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I'm made a small program that merges two arrays using merge sort algorithm but surprisingly it stops working when executed...it doesn't have any compilation errors.

#include<iostream> 
#include<array> 

using namespace std;

int main()

{
    // below are declarations of two single dimensional arrays and two variables

    int n1,n2,t1,t2,t3;
    int l1 [5] = {2,1,4,3,5};
    int l2 [5] = {8,6,7,9,10};
    int l3 [10];

    n1 = l1[4] - l1[0] +1;
    n2 = l2[4] - l2[0] +1;   


   //below are the declaration and initialization of two pointers

     t1 = l1[0];
     t2 = l2[0];
     t3 = l3[0];


      while((n1>0) && (n2>0) )

     {

         if (l1[t1] < l2[t2])
         {

             l3[t3] = l1[t1]; 
             t1++;
             t3++;

             n1--;
             cout<<l3[t3]<<endl;

          }
          else
            l3[t3] = l2[t2];
          t2++;
          t3++;
          n2--;

     } 

 }

I still didn't decide the output of the program

7
  • 1
    Run your code under a debugger to see where the exception occurs. – Jonathon Reinhart Feb 21 '15 at 15:04
  • Did you miss some brackets on your else? I edited the formatting so that your code is readable but to me it looks like you are missing some brackets. – drescherjm Feb 21 '15 at 15:06
  • Maybe everything after else is supposed to be in the else block? – Blob Feb 21 '15 at 15:49
  • i added the braces for the else block but its still stopping the execution. – user3059705 Feb 21 '15 at 16:18
  • 1
    Then its time to single step your code in your debugger. – drescherjm Feb 21 '15 at 17:21
1

You're very confused about pointers. This:

n1 = l1[4] - l1[0] + 1;

takes the value of l1[4], subtracts the value of l1[0], then adds 1. You seem to think l1[4] - l1[0] is going to give you the number of elements in the array, less 1. What you actually want here is:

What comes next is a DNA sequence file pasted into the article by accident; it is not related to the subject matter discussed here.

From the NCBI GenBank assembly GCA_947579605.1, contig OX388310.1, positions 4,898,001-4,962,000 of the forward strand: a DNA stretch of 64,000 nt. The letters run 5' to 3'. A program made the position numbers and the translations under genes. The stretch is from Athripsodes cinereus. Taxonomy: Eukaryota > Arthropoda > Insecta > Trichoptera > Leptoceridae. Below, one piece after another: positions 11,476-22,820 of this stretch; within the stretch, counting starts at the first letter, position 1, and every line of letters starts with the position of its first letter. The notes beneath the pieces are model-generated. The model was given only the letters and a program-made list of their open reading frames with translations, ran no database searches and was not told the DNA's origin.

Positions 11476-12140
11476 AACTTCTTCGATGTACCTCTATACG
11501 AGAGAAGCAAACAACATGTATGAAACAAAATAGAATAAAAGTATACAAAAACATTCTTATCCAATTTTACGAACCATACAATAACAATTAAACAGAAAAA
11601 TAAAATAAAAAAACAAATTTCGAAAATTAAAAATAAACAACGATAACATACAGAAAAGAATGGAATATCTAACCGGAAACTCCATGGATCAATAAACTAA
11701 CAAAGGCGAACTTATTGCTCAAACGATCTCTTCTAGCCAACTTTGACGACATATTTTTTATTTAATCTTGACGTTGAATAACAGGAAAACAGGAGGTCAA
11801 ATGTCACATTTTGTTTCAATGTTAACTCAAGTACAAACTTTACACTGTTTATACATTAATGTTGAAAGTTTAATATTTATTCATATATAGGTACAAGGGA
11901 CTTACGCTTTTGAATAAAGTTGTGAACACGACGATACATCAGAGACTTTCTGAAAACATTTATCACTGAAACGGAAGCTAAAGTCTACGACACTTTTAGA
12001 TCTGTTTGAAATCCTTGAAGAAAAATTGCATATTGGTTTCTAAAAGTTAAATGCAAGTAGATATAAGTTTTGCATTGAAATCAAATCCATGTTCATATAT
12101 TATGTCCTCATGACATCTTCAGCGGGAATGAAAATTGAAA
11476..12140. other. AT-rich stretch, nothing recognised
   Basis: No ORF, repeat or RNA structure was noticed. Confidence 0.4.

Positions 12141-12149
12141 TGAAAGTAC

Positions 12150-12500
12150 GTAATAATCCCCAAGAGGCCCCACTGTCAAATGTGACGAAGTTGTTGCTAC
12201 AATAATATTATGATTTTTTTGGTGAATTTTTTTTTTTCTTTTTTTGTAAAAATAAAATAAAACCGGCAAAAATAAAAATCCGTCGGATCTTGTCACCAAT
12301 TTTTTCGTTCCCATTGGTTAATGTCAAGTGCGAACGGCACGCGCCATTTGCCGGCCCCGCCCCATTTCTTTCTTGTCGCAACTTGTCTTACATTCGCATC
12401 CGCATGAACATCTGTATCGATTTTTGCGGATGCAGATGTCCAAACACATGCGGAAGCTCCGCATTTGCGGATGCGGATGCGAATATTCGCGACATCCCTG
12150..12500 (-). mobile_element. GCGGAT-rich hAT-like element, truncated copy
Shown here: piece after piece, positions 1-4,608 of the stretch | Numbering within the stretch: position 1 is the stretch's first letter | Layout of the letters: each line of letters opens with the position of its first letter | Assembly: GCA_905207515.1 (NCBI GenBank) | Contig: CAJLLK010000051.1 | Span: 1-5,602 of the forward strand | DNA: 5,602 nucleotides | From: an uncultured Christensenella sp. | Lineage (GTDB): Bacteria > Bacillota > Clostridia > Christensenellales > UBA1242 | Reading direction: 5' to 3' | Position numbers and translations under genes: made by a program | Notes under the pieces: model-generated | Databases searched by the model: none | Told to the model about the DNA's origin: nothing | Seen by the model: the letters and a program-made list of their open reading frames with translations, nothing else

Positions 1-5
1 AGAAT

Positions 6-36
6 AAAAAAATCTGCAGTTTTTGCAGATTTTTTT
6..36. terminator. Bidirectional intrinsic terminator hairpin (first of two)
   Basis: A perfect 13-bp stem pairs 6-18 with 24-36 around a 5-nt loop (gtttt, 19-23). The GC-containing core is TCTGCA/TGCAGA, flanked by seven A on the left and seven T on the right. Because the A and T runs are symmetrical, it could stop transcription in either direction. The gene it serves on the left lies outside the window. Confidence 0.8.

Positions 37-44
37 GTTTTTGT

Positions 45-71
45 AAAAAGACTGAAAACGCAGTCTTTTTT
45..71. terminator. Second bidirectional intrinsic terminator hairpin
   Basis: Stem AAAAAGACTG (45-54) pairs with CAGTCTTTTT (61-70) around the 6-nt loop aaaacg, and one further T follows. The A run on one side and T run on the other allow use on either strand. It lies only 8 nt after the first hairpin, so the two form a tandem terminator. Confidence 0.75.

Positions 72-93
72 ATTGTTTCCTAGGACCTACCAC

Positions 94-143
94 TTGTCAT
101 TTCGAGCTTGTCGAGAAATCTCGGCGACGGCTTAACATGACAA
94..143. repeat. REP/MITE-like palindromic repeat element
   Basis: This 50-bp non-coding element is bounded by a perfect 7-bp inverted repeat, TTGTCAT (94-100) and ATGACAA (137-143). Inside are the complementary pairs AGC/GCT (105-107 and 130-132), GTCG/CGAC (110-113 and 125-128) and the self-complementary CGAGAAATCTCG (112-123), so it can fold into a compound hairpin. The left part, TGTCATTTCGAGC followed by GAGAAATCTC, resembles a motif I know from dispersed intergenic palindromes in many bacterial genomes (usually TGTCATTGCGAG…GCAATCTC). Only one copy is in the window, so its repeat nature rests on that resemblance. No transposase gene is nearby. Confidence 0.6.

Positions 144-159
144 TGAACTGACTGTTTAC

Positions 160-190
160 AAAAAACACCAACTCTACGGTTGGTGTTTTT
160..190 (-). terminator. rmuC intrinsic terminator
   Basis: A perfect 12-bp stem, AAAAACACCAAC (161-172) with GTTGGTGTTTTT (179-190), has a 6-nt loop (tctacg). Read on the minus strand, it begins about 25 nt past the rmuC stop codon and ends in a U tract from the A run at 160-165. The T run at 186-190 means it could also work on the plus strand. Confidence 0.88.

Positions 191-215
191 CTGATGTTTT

n1 = sizeof l1 / sizeof l1[0];

Similarly, this:

t1 = l1[0];

doesn't make a "pointer" - t1 is just an int which contains the value of l1[0], not it's address. As pointed out in the comments, even if it were a pointer, you wouldn't be able to use it as an index. What you actually want is:

t1 = 0;

Finally, this:

while( (n1 > 0) && (n2 > 0) )

is going to stop after making it through just one of your arrays. What you want is:

while( (n1 > 0) || (n2 > 0) )

although this will break if l1 contains any elements higher than l2.

Here's a modified version of your program which implements your algorithm:

#include <iostream>

int main()
{
    int l1[5] = {2, 1, 4, 3, 5};
    int l2[5] = {8, 6, 7, 9, 10};
    int l3[10] = {0};

    int n1 = sizeof l1 / sizeof l1[0];
    int n2 = sizeof l2 / sizeof l2[0];
    int t1 = 0, t2 = 0, t3 = 0;

    while ( (n1 > 0) || (n2 > 0) ) {
        if ( l1[t1] < l2[t2] ) {
            l3[t3++] = l1[t1++];
            --n1;
        }
        else {
            l3[t3++] = l2[t2++];
            --n2;
        }
    }

    for ( int i = 0; i < sizeof l3 / sizeof l3[0]; ++i ) {
        std::cout << l3[i] << std::endl;
    }

    return 0;
}

with output:

paul@horus:~/src/sandbox$ ./ms
2
1
4
3
5
8
6
7
9
10
paul@horus:~/src/sandbox$ 

Obviously, as implemented, your algorithm merges the two lists, but if they are not originally sorted then you won't end up with a sorted list. If you do want to end up with a sorted list, then you have some more work to do. Also, as noted above, your algorithm in general will not work correctly for most arrays.

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